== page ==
Pam Wild

REVELO ISSUE 04 • Written by Brooke Carlock Miller

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Pam Wild has a difficult time sharing her story. She’s naturally a private person; she likes to avoid the spotlight. She curls up on the sofa as she talks, and mentions frequently that she’s nervous. But she fights through her anxiety because she believes her experiences need to be shared. “The story needs to be told,” she says. “The vast majority of people who commit suicide, I think, fall into the same place I was, where they just can’t… it literally is a black hole that has a hold on you, like a suction, and it just keeps pulling you and pulling you deeper and deeper inside of it.”

Pam is a suicide survivor. However, she firmly believes that the cause of her mental state at the time of her suicide attempt is the medications she was taking for depression and anxiety. Her story begins with a rather difficult childhood growing up the daughter of a coal miner in Western PA. She went through three rough marriages before she met her fourth husband while working at a nuclear power plant in southern Maryland. The pair had two children, and things started out well. However, after around seven years together, “our marriage was failing,” Pam admits. The couple fell on hard times; “We lost our home, we lost our business, we moved into a smaller house… we decided to declare bankruptcy, so I was very sad. I had a lot of anxiety. The kids had to be moved from one county to the next, and their schools changed.” Not long after moving into a new fixer-upper home, Pam discovered her husband was having an affair.

Her husband suggested trying to save the marriage, but insisted that Pam needed medication for her depression and anxiety. She didn’t really want to take pills, but agreed to try because she wanted her husband to see that she was serious about saving their relationship. She immediately noticed a change in her behavior and mood, but not for the better. “The medication seemed to take me out of control,” she explains, “I couldn’t sleep, and my behavior became more and more bizarre. I just absolutely couldn’t function.” She tried to talk to her family and her doctor, but no one listened.

She also started noticing strange things about her husband’s behavior. Instead of supporting Pam and her anxieties, he began suggesting that she was worthless—that their family would be better off without her. At one point, he cleaned out the drawer of her nightstand, replacing Pam’s belongings so that when she opened the drawer she saw only one thing—the key to the family’s gun cabinet.

On the night of September 9th, 2001, Pam received a phone call from her husband. “He informed me about how I wasn’t a good mother, and wasn’t a good daughter, and I had no friends, and nobody could stand to be around me… and when I hung up the phone, it was like, ‘He’s absolutely right,’” Pam says sadly. Pam decided that she was going to end her own life. “I thought the best thing I could do for all of them was just remove myself from the picture,” she explains. She called her husband and told him about her plan, and asked him to pick up their youngest son so he wouldn’t find her. Instead, her husband called the police. When they arrived, Pam was in the bathroom with a gun. When the police kicked the door in, the noise was so loud that Pam jumped and discharged the gun, shooting herself in the face.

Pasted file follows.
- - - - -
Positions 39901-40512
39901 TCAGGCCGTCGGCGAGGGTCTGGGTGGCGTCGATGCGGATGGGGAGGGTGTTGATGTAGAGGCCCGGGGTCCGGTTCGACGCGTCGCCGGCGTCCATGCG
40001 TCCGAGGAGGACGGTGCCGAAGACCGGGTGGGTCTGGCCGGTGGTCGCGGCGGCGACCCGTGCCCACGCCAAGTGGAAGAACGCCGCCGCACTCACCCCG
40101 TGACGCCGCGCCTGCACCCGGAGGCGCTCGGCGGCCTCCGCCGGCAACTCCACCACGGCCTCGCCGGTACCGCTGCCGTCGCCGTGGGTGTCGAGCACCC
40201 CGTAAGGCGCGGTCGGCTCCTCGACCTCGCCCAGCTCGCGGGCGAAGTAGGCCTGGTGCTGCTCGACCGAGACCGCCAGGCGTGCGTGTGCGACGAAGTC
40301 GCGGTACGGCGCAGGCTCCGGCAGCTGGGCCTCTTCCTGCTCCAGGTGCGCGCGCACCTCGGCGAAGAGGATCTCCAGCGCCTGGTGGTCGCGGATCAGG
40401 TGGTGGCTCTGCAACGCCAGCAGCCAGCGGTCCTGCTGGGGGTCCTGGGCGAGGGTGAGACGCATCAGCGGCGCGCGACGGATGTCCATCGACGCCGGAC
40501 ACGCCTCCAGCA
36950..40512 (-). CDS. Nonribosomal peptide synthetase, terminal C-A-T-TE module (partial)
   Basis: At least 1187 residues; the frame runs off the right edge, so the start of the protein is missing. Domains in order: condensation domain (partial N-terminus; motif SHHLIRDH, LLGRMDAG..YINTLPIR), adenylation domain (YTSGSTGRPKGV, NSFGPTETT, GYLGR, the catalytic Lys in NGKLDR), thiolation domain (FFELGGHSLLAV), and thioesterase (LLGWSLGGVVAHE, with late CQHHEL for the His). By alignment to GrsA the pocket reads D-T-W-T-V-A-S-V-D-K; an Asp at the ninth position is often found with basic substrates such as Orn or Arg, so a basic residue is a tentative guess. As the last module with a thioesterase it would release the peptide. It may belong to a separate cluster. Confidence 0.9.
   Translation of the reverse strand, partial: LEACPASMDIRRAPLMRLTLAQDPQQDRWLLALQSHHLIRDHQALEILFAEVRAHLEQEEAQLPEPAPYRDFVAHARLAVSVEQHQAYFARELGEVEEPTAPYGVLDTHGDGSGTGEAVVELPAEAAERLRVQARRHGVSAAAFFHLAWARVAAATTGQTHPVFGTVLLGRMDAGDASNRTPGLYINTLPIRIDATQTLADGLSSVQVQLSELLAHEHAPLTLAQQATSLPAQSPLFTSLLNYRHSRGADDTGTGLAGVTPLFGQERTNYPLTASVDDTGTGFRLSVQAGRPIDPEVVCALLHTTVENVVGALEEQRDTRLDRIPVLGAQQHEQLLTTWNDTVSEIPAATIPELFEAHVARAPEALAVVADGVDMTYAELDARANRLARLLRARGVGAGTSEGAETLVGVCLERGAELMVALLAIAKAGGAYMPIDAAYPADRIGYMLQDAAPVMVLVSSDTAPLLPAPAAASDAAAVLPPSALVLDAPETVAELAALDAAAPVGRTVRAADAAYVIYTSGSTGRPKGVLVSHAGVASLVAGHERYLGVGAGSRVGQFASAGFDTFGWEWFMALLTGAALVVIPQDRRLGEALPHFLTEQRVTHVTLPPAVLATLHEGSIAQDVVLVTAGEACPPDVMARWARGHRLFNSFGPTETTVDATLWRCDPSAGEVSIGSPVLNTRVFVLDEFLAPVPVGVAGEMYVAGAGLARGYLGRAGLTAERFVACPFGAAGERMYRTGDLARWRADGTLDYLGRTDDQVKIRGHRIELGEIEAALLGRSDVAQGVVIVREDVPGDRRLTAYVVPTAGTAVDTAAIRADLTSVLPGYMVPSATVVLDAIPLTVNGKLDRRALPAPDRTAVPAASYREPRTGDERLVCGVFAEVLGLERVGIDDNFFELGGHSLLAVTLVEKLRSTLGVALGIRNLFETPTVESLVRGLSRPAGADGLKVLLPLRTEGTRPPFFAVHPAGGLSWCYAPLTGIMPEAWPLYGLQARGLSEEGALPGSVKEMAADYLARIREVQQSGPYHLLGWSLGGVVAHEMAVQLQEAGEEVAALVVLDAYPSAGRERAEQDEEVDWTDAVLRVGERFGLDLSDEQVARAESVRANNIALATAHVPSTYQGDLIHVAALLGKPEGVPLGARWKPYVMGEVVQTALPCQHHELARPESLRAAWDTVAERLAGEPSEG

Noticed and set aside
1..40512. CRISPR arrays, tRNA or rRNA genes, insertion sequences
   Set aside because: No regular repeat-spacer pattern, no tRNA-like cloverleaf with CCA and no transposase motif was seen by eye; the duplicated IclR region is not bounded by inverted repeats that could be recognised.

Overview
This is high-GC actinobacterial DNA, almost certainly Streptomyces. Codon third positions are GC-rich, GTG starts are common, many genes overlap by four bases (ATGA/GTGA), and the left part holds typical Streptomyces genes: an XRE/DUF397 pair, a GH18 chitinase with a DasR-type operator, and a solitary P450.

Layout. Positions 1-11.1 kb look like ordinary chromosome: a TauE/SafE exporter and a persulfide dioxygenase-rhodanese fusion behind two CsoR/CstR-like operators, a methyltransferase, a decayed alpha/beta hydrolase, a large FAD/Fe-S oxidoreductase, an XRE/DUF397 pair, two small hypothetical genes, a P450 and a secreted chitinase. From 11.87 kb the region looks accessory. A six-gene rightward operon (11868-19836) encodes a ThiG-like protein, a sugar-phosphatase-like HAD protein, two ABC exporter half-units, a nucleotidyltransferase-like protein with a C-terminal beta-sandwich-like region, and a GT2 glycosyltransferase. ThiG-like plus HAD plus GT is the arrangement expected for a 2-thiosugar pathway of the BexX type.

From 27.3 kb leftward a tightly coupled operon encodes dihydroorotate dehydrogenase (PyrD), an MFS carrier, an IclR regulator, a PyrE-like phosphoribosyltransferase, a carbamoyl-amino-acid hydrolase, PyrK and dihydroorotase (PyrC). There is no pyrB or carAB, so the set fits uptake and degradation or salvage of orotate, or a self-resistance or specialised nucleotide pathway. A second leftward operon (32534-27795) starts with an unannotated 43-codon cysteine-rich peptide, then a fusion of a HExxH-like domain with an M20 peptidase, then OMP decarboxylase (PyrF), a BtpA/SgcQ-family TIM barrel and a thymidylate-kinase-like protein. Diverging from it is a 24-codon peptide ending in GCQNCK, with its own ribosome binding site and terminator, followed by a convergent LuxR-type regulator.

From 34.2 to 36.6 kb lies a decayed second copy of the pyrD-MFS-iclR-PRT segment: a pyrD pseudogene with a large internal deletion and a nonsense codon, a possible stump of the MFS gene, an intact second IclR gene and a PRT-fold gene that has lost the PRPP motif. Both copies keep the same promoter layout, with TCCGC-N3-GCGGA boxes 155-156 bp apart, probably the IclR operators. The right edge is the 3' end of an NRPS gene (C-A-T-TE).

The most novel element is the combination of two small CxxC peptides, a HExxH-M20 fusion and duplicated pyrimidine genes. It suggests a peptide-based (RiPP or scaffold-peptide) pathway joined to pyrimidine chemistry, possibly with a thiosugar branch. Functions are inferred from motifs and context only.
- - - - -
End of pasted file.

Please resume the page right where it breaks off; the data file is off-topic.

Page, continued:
If it weren’t for the police being there and calling EMS services immediately, Pam would’ve died. Instead, she was rushed to a shock trauma unit in Baltimore and her life was spared. Since that day, she has endured over 60 surgeries to reconstruct her face. She has also become a fierce advocate for the responsible use of anxiety and depression medications. “When I woke up in the hospital, my head was completely clear. I had transfusions, the medications were out of my system,” she asserts. Pam is convinced that she would not have had suicidal thoughts had it not been for the medications she was taking. “Everyone said my behavior was so unlike me,” she says, “I started checking into the medications and learned a lot about the SSRIs and the suicidal thoughts they tend to cause.” While going through difficult divorce proceedings, Pam also spent time contacting lawyers about the side effects of her medications. She ended up going to Washington, D.C. to present her experiences to the FDA in a large case against major pharmaceutical companies.

“All of the people there were families of people who had committed suicide. I was the only survivor there to speak,” she notes. Pam’s testimony helped prompt the FDA to require warning labels on anxiety and depression medications. Now living happily in Holtwood, Pam keeps herself occupied by creating art she sells at Parkhill Jewelry, journaling, and writing a book based on her experiences. When asked what advice she would give to anyone considering medication or having anxious, depressed, or suicidal thoughts, Pam says matter-of-factly, “Absolutely go to the doctor, but nobody knows our bodies like us. Even a black hole has another side, and it’s going to release you back in the light. There is hope, and for anybody who is there, if you can hold on for six months—give yourself six moths of trying to claw at it and work at it and struggle through it—I think at the end of that six-month period, you’ll find things have started to turn around.”

You can find Pam’s artwork at the following links: EbayEtsyInstagramFacebookWebsite

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